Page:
The Federal Government imported petrol valued at N2.37 trillion into the country in thirteen months, according to the Nigerian National Petroleum Corporation (NNPC).
On Wednesday, the corporation said revenue from the sales of white products stood at N2.39 trillion between May 2019 and May 2020.
It, therefore, stated that petrol contributed about 98.84 percent or N2.37 trillion of the total sales generated during the period.
In May, the corporation said it realised N92.58 billion from the sale of petrol. NNPC said the product was sold through its subsidiary, the Petroleum Products Marketing Company (PPMC).
According to the May 2020 version of the corporation’s Monthly Financial and Operations Report quoted by Kennie Obateru, the Group General Manager, Public Affairs Division, NNPC, 950.67 million litres of white products (only petrol) was sold by PPMC in the month.
This, he said “comprised 950.67 million litres of Premium Motor Spirit, popularly called petrol, only, with no Automotive Gas Oil or Dual Purpose Kerosene.”
“There was also no sale of special product in the month.”
Nigeria continues to depend on importation for its petrol supplies due to local dilapidated refineries that have failed to operate at optimal level despite billions of dollars budgeted for maintenance yearly.
Experts have said petrol importation is one of the main reasons the nation’s foreign reserves continues to struggle, especially at a period when oil prices are trading at a record low with broadly low demand for the commodity.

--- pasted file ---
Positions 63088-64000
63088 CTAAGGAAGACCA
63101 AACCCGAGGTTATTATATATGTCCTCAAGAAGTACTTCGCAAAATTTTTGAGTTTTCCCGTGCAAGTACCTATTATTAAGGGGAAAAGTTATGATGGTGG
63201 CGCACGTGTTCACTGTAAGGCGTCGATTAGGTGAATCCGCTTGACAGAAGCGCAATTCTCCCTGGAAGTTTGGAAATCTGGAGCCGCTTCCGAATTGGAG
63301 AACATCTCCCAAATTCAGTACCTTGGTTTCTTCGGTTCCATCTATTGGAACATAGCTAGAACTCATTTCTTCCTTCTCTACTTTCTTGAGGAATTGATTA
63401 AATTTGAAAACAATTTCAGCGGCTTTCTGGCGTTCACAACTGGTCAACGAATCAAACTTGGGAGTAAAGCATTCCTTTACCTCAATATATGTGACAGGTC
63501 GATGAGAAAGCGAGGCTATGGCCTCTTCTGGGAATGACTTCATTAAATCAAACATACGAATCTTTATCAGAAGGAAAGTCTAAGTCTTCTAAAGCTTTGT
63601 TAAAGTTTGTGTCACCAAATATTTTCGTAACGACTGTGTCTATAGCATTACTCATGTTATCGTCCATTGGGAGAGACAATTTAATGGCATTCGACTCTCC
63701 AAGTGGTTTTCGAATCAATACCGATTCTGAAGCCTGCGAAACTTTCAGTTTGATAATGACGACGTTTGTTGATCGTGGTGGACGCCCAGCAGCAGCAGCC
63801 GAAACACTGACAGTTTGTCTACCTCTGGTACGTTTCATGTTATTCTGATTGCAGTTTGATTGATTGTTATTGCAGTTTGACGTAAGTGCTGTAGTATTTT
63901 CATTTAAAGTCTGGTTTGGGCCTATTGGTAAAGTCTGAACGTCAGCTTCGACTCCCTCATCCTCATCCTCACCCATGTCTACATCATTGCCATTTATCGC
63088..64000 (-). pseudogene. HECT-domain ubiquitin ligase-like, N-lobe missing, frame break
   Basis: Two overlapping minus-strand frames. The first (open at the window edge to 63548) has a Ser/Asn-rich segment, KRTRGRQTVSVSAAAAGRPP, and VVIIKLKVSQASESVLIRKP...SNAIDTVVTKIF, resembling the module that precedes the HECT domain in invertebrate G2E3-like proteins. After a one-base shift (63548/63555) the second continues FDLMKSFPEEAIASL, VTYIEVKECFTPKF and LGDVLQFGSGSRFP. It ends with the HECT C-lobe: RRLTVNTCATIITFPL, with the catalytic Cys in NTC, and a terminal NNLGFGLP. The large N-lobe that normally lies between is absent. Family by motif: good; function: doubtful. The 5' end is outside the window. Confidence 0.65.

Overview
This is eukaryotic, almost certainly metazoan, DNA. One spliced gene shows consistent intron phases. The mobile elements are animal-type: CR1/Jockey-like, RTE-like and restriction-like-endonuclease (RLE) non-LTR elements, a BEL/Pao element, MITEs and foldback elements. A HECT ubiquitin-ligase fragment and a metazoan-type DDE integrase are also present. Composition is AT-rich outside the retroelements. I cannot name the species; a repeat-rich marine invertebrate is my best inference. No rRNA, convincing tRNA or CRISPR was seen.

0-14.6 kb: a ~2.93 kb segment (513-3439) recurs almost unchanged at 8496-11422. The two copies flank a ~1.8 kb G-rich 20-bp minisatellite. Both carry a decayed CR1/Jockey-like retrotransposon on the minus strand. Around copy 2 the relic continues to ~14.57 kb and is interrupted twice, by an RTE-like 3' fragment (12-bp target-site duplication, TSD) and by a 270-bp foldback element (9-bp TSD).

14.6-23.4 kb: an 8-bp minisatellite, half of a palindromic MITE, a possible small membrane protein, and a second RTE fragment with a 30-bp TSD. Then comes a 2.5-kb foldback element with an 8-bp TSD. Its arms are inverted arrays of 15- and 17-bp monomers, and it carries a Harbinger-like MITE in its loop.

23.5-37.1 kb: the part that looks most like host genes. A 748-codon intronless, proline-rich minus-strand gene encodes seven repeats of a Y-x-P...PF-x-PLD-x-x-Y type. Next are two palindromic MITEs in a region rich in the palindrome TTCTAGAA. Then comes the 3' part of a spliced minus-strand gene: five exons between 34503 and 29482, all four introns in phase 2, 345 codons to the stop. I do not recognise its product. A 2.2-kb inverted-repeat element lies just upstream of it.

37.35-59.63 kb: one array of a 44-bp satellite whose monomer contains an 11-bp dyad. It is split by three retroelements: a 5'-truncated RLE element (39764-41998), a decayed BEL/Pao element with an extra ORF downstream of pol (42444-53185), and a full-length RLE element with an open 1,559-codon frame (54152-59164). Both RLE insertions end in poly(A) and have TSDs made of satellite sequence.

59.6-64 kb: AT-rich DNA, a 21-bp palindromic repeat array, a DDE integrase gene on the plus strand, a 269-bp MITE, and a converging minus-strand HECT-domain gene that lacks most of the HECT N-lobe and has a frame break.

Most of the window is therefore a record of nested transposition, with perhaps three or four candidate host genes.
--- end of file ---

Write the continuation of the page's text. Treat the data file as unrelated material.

Nigeria’s foreign reserves is presently hovering around $36 billion, down from its record high of $45 billion attained in June 2019. The decline has also impacted the ability of the Central Bank of Nigeria to support the Nigerian Naira.
The Naira has been devalued by 15 per cent in the last four months and was recently adjusted from N361 a US dollar to N381 per US dollar on the Investors and Exporters forex window to ease the pressure on the reserves.
Amaechi Urges National Assembly to be Careful Probing Chinese Loans
Amaechi Says China is Becoming a Bit Apprehensive About Giving Money to Nigeria
The Minister of Transportation, Chibuike Amaechi, on Tuesday said he specifically urged the National Assembly to be careful about the ongoing probe of Chinese loan agreements.
The minister who appeared in a live television programme with the Minister of Justice/Attorney-General of the Federation, Abubakar Malami, said China is becoming a bit apprehensive about releasing additional loans to the country.
He said, “You know, I specifically urged the National Assembly to please be careful about this probe on the loan agreements. It is because we are trying to make an application for the Port Harcourt Maiduguri rail.
“If nothing else is happening, you know that our brothers are already saying that we don’t want to do any rail project in the South-East.”
He added, “Now that we are planning to say that they should give us some loan for us to construct Port Harcourt to Maiduguri, and we are about to go to cabinet for approval, you are now shouting these terms are bad, Chinese people are wicked.
“How will they give you the money? I have documents to the effect that we are getting signals that they are becoming a bit apprehensive on whether we are doing this because we don’t want to pay them back.”
Amaechi said the nation must learn to pay back procured loans, saying the $500 million loan obtained for the Abuja-Kaduna railway was presently being serviced.
He said, “Nobody has signed out anything. A sovereign nation is a sovereign nation; nobody can recolonise us. We must learn to pay our debts and we are paying, and once you are paying, nobody will come and take any of your assets.”